The entire process — which, depending on when you start counting, took 10 days, 6 weeks, or 11 and a half months — gave me a chance to closely examine one of our favorite topics around here: Is it really more difficult to rent a place if you are a lawyer? We’ve done stories about the kinds of things lawyer residents can do that can give building managers angina. But do any of those lawyer horror stories actually make people less likely to lease spaces to attorneys?
Based on my recent experience, I think the answer is no — it’s just that lawyers and people with legal training go through the process differently than regular folks. That may make the process more difficult, but not discriminatory against people who know their rights….
My wife is a corporate lawyer and she spearheaded the process for us because she’s still an attorney while I sit around and try to figure out how long I have to wait before I can start making jokes about nuclear tsunamis. Only one of us has the temperament necessary to sift through hundreds of listings (many of them containing outright lies), set up appointments, and politely ask unscrupulous landlords if we might have an opportunity to grossly overpay for a glorified box that happens to be on the island of Manhattan. And since she’s corporate, she knows how to negotiate. As a former litigator, all I really know how to do is say, “If that’s your best offer, I guess I’ll see you in court.”
The specifics of our search came down to the vagaries of our financial situation (poor), ability to compromise (non-existent), and inherent elitism (really, you have no idea). Our options had very little to do with my wife’s profession, so I’ll not bore you with the details. Suffice it to say that last night (while U.S. News rankings were breaking across the land) we were in an office with a person willing to rent us a place that we both liked, with only a lease contract standing between us.
And that’s when my wife went from “very nice woman who gets along with everybody” to “crazy femi-lawyer-tron who bathes contracts with ink made from blood.” The first thing she says — after a series of sighs, mutters, and head shakes — is something like “this document is poorly worded in every way.” Mind you we’ve been looking for this kind of place for almost a year. I love this new apartment and I HATE where we’ve been living. And before she even gets through the first page she’s all into, “We’re going to need you to rewrite this section, right now.”
Mind you, not all lawyers are like this. Judge Richard Posner, for instance, admitted he doesn’t even read this boileplate crap. Neither does his Seventh Circuit colleague, Chief Judge Frank Easterbrook.
But my wife? That lady reads every word. By page two, she’s gotten to “I know what you are trying to say, but that’s not what this says.” By page three, she’s saying things like “and here, here I don’t even know what do with. You’re going to have to write a rider specifying that…” The leasing agent — who is totally unprepared for all this — is saying things like, “Ma’am, this is our standard contract,” and my wife says, “That makes it more difficult for you, but don’t worry, we don’t have to start from scratch.”
My wife was absolutely right, of course. Their standard arrangement was clumsy and of course tried to give all of the leverage to the landlord. And she was just hammering away (in a nerdy way it was totally hot). But I was feeling like I was in the middle of a scene from The Princess Bride. When our broker (who was staying with us until the bitter end because she was going to get her fee) pointed out that I seemed less “concerned” about the lease details then my wife, I put on my best Mandy Patinkin accent and said: “Because I know something they do not know. It’s called New York landlord/tenant law.”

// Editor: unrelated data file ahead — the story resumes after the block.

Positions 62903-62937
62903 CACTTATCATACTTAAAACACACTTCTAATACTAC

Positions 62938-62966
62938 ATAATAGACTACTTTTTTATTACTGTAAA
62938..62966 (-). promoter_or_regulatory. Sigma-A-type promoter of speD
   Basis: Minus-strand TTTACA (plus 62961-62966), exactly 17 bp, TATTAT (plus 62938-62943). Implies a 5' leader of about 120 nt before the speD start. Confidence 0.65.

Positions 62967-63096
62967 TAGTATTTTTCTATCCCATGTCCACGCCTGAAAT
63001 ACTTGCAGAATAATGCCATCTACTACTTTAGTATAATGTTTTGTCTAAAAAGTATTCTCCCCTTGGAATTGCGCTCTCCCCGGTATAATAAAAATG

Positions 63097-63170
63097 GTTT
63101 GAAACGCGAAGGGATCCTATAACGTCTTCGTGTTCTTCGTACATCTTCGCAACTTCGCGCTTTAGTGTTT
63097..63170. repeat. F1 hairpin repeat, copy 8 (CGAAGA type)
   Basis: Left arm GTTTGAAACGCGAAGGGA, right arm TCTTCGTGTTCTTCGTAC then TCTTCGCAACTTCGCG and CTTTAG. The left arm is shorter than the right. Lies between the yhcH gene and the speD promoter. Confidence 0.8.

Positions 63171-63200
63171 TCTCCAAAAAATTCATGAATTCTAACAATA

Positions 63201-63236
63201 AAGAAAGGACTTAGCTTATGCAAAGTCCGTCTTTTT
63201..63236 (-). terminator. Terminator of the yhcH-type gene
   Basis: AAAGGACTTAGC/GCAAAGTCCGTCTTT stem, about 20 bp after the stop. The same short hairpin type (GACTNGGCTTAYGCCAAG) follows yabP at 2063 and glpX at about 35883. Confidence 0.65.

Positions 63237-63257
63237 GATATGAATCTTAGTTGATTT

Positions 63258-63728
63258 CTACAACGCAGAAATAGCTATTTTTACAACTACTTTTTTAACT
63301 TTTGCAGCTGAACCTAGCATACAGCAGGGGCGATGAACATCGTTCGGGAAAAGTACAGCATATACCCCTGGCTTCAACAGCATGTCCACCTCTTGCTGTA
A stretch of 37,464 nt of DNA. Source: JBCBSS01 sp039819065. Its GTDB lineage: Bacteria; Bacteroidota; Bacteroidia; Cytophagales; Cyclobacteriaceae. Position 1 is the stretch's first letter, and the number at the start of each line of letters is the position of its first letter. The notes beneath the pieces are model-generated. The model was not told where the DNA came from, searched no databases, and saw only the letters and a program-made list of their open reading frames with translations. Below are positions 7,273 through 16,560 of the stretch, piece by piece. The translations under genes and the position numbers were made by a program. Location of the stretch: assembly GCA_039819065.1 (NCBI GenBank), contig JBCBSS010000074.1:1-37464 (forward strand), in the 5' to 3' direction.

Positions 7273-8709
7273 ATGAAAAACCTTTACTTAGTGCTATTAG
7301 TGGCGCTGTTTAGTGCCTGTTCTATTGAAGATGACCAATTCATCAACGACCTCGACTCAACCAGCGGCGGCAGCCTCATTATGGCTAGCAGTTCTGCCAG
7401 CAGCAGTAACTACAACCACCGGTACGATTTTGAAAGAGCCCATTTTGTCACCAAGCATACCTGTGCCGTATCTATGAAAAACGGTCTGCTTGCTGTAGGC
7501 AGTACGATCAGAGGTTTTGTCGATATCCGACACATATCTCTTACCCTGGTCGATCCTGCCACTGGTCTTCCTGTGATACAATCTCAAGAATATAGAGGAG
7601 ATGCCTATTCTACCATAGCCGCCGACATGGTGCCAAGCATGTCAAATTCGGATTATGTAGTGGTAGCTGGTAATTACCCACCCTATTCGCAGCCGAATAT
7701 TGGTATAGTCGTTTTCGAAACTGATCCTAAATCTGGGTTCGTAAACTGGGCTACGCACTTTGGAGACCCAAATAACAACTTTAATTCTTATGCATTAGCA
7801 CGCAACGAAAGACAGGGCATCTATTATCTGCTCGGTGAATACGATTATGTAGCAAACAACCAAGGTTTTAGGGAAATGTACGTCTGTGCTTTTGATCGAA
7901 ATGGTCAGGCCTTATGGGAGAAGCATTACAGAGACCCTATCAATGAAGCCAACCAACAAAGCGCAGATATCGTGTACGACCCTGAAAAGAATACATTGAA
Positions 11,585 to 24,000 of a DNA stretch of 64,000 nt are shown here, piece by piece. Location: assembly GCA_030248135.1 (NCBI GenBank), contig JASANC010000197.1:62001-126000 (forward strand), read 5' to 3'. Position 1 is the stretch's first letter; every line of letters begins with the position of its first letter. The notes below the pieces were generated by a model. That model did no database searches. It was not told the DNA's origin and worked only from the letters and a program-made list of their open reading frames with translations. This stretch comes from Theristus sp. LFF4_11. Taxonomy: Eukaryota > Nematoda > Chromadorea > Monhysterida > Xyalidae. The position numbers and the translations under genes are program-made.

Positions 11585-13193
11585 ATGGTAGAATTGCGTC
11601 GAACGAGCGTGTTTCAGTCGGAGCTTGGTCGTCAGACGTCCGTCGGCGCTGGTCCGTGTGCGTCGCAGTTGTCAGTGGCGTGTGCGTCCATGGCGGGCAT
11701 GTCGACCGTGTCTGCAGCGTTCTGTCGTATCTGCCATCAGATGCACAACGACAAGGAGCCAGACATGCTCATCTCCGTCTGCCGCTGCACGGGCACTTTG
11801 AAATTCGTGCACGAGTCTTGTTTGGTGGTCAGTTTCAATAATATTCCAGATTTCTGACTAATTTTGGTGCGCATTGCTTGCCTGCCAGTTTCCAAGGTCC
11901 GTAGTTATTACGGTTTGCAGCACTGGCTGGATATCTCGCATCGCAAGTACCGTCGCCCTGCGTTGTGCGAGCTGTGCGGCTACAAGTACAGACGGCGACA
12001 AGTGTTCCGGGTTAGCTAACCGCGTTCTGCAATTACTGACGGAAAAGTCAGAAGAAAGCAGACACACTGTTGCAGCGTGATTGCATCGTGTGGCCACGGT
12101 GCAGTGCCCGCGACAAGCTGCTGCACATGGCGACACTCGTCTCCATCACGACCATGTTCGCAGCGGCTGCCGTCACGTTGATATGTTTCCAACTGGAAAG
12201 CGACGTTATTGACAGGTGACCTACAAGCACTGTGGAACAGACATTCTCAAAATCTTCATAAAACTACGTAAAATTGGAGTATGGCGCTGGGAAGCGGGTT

Like Posner and Easterbrook, I give a f**k about what I’m signing. Because “if the milk turns out to be sour, I ain’t the kind of pussy to drink it.” Tenants have so many rights in this city, and it takes so long for the landlord to even bring an eviction proceeding against a tenant who is unaware of their rights, that functionally it’s pretty hard to sign away anything that’s really important. Is the rent figure correct? Is the lease term correct? Yes? Then we can fight about everything else if need be.
To me, that’s why it’s difficult for people to rent to lawyers, because we get them coming and going. On the front end, there are people like my wife, who will sit there and dissect the contractual language like a teacher going over a C- homework assignment (in the end, she got them to write up one additional rider, rephrase another one, and change so many terms that I think they can’t legally raise our rent without a waiver from Mayor Michael Bloomberg). On the back end, there are jerk-offs like me who understand the time it takes to get a person out of a unit the same way criminals know how long they can be on the phone with the FBI before they are able to trace the call.
And my wife and I weren’t even trying to be dicks. I don’t think my new (!) landlords were trying to be either. They were just used to being able to throw a bunch of legalese at people and have them roll over. We were just used to not getting screwed with our pants on. It takes a little bit longer to come to a meeting to the minds when both sides know what that phrase means.
As our broker said when we were done: “I’ve never been to a lease signing with two lawyers before. I feel like I learned something.”
Legal education might not be worth $100K in non-dischargeable debt. But it’ll teach how to get through the rest of your life without being a sucker.
Earlier: Why People Don’t Like Lawyer Tenants